Last night the snowfall cancelled my plans (LMPA AGM), so I cozied up with some reading about fluid dynamics as applied to sailing. Below are a couple of pages from “The Art and Science of Sails”, by Whidden & Levitt. Years ago I would have been able to follow the math and do some of the computations, but those skills have atrophied like all muscles that aren’t exercised regularly. Thank goodness this book has lots of pictures!
Have a look at figures 4.9 and 4.10, the last paragraph on page 79, and the part in the middle of page 80 that describes two upwind race modes for modern sailing boats.
Here’s a simple summary:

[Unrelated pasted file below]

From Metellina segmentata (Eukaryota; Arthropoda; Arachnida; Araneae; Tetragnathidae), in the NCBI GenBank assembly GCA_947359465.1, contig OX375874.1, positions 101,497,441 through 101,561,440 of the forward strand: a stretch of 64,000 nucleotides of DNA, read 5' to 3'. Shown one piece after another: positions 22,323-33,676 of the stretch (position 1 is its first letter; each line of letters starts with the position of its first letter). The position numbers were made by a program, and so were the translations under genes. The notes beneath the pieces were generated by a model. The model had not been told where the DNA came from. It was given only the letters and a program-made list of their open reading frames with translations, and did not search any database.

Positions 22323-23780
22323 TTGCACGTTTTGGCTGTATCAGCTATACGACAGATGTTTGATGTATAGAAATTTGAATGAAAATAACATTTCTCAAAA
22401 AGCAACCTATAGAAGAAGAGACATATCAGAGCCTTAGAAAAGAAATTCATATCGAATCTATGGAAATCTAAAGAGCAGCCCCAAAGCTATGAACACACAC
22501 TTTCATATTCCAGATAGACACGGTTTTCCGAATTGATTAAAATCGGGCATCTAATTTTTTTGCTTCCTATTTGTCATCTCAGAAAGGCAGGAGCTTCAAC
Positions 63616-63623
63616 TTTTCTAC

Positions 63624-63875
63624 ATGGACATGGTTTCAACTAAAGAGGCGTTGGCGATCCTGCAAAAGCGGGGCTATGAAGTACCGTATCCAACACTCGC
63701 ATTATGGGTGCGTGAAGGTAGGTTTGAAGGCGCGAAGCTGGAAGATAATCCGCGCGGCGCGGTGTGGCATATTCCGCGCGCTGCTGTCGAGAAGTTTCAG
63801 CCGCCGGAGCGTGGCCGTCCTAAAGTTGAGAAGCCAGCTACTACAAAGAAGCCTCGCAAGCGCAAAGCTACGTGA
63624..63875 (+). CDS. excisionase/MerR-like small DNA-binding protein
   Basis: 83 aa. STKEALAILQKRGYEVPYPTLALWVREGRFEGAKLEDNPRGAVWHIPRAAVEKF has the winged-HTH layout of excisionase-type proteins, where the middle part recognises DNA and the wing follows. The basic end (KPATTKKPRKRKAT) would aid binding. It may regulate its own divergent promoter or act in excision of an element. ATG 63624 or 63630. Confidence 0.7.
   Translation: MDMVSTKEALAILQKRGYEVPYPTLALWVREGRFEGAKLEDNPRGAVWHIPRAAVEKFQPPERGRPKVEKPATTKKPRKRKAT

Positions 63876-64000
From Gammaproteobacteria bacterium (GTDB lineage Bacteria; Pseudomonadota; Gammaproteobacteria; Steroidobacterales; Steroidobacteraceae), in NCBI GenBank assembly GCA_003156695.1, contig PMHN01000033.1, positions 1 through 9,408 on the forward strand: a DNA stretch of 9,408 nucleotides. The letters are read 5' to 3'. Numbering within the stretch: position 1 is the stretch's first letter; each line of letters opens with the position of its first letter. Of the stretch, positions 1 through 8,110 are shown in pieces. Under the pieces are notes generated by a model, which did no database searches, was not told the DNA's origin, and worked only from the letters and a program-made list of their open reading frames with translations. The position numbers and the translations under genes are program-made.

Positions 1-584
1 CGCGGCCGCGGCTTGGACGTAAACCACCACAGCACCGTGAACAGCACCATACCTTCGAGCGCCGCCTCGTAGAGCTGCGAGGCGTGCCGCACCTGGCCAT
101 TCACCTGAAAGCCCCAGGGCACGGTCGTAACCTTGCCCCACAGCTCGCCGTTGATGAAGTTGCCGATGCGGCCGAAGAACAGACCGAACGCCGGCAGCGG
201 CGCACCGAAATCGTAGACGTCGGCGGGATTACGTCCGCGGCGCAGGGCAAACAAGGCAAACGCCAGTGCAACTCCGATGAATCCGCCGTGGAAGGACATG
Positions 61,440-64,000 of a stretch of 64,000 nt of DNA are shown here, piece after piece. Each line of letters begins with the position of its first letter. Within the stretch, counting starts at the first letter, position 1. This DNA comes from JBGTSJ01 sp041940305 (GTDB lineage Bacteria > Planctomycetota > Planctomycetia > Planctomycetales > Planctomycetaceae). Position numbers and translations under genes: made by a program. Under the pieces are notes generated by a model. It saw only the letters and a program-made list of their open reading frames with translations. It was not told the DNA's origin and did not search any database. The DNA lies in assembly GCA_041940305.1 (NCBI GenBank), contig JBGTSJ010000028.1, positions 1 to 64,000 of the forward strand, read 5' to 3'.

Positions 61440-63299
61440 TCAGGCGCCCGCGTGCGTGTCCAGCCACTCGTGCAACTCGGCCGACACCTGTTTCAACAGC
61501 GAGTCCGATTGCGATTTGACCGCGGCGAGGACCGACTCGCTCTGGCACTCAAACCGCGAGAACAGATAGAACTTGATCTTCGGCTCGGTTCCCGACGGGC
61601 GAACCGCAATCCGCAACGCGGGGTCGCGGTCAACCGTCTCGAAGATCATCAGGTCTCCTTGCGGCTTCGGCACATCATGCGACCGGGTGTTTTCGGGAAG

- When the wind is light and the boat is not fully powered up, we should sail with both tell-tales flowing:
- The extra lift is needed, even at the expense of additional drag.
- We generate the extra lift with full deep sails, and power them up fully by steering a bit of a lower angle to get both tell tales streaming.
- When the wind is moderate to high and the boat is fully powered up, we should sail with the inner tell-tale lifted
- Now we have plenty of lift, but need to minimize drag.
- We minimize drag by flattening the sails and steering a slightly higher angle with the inner tell tale lifting
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